The failure to restrain one’s impulses leads to adult crime but also other risk-taking, “analogous behaviours” such as smoking tobacco, heavy drinking, using illicit drugs, early pregnancy, and even a propensity for head injuries as the result of risky behaviour. Low self-control is difficult to ameliorate after adolescent years; it is an enduring trait across the life-course. Its manifestation depends upon the opportunities which present themselves and most crime is trivial, carries high risks, and involves little planning (Gottfredson & Hirschi, 1990). Low self-control also has the potential to be transmitted from one generation to the next (Boutwell & Beaver, 2010) and its genetic transference is currently being studied (Ferguson, 2010; Schnupp, Wright, Beaver, Delisi, & Vaughn, 2012).
A recent study by Terrie Moffitt and her associates has tracked almost every child born in in Dunedin, New Zealand from their birth (1972-73) to age 32 (Moffitt et al., 2011). The 1,037 members of this group have been evaluated every two years with health and psychological assessments, reports from the subjects themselves, their parents, and teachers. By age 11, the researchers had an index measure of each child’s level of self-control. Followed into adulthood, those with low self-control fared much more poorly than those with higher levels.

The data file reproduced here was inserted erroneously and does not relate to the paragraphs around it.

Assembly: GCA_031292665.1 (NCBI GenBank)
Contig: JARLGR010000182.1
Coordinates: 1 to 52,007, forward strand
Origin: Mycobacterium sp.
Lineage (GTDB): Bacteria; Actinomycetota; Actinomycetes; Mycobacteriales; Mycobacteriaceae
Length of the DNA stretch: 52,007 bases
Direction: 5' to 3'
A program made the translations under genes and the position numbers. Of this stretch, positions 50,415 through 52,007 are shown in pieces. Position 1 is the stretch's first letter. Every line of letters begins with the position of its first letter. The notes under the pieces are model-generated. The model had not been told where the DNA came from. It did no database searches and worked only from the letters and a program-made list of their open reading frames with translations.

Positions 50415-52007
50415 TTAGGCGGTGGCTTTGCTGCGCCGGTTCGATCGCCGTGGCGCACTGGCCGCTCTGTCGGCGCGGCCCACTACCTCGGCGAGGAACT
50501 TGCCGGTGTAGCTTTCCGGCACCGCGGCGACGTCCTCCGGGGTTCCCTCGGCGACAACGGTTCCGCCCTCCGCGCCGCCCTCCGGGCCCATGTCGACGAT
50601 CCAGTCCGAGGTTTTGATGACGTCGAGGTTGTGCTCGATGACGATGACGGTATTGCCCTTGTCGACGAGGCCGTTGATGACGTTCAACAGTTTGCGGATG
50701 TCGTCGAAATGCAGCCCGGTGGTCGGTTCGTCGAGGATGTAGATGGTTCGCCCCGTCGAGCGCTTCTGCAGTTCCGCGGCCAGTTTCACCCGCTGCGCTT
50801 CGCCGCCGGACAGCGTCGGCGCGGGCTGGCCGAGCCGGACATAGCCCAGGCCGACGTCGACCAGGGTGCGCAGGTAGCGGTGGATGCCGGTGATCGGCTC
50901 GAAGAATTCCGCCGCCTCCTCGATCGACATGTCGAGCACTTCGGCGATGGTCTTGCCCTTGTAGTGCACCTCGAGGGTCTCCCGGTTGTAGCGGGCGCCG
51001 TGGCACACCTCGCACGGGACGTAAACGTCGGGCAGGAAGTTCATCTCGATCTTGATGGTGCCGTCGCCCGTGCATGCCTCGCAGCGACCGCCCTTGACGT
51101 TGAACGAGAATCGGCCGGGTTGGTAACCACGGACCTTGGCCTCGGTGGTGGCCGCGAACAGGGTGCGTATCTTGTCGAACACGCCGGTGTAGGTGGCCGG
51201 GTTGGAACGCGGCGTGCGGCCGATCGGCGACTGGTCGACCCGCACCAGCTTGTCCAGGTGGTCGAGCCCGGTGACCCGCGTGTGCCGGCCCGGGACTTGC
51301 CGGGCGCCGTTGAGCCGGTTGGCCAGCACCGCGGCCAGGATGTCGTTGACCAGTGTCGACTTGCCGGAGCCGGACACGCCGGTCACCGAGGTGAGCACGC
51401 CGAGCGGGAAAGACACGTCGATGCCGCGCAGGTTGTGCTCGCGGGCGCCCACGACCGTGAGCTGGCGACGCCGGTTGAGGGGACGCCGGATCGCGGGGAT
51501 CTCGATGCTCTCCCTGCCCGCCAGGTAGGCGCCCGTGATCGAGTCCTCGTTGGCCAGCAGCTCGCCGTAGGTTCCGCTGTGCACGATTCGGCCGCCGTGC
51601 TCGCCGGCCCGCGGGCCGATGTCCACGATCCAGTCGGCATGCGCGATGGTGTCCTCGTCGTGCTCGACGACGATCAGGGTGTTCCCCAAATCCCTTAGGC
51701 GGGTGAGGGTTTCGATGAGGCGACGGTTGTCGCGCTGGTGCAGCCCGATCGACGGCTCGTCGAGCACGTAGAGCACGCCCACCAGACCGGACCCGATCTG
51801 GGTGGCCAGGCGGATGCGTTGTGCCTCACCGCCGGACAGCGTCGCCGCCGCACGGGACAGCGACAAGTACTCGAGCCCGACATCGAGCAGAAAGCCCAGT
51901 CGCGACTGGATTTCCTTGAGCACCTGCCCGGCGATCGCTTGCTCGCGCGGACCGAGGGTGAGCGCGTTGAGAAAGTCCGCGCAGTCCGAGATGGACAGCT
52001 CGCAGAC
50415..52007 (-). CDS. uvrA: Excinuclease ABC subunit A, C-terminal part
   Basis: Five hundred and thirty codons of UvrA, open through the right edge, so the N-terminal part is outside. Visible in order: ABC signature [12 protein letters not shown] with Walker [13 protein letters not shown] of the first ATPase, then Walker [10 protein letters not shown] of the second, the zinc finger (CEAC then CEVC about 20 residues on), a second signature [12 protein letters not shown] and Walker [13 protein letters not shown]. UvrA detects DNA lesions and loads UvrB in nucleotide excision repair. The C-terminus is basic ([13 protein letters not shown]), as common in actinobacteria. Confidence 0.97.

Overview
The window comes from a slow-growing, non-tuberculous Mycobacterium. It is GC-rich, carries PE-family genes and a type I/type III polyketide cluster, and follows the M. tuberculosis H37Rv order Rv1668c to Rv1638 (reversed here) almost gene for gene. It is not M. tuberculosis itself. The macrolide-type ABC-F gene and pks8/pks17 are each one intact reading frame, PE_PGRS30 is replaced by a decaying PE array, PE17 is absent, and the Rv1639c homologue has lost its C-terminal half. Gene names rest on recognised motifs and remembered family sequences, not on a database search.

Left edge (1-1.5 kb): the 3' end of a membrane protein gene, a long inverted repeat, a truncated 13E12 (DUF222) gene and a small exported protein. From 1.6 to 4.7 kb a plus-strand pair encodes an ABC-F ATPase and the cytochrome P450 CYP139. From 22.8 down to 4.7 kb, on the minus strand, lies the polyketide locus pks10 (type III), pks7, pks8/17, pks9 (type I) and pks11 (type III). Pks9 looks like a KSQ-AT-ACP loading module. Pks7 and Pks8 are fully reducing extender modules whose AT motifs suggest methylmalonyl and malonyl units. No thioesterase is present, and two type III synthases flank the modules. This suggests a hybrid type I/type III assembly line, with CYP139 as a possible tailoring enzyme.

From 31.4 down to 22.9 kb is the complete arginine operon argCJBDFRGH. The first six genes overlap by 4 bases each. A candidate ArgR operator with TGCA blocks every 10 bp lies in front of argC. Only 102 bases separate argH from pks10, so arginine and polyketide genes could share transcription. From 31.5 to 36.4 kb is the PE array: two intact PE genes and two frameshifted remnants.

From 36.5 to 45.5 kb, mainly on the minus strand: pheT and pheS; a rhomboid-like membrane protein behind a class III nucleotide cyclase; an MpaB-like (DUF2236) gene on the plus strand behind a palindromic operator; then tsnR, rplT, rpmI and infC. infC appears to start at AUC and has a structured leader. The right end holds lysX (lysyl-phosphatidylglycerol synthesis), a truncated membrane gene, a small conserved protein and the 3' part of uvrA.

At age 32, those with low self-control had more problems with alcohol and drugs, were more likely to be single parents, have poorer health and more financial problems, and had been convicted for crimes. They were caught within the health and social consequences of decisions made earlier in life: “Adolescents with low self-control made mistakes, such as starting smoking, leaving high school, and having an unplanned baby, that could ensnare them in lifestyles with lasting ill effects” (Moffitt et al., 2011, p. 2697). The group displaying the greatest problems with impulsivity had “more of every type of mental health problem” than others in a comparable group (Moffitt, Caspi, Harrington, & Milne, 2002, p. 192).
Ten percent of the cohort males in Moffitt et al.’s sample earned the label “life-course persistent” offenders – those who showed “stable, pervasive and extreme antisocial behaviour in childhood plus extreme delinquent involvement in adolescence” (Moffitt et al., 2002, p. 197). They accounted for five times their share of the cohort’s violent offences and were more likely than others to display a psychopathic personality profile. This group also carried the highest load of childhood developmental risk factors, clearly demonstrating the relationship between neuropsychological deficits in their early years and socially destructive behaviour in adulthood.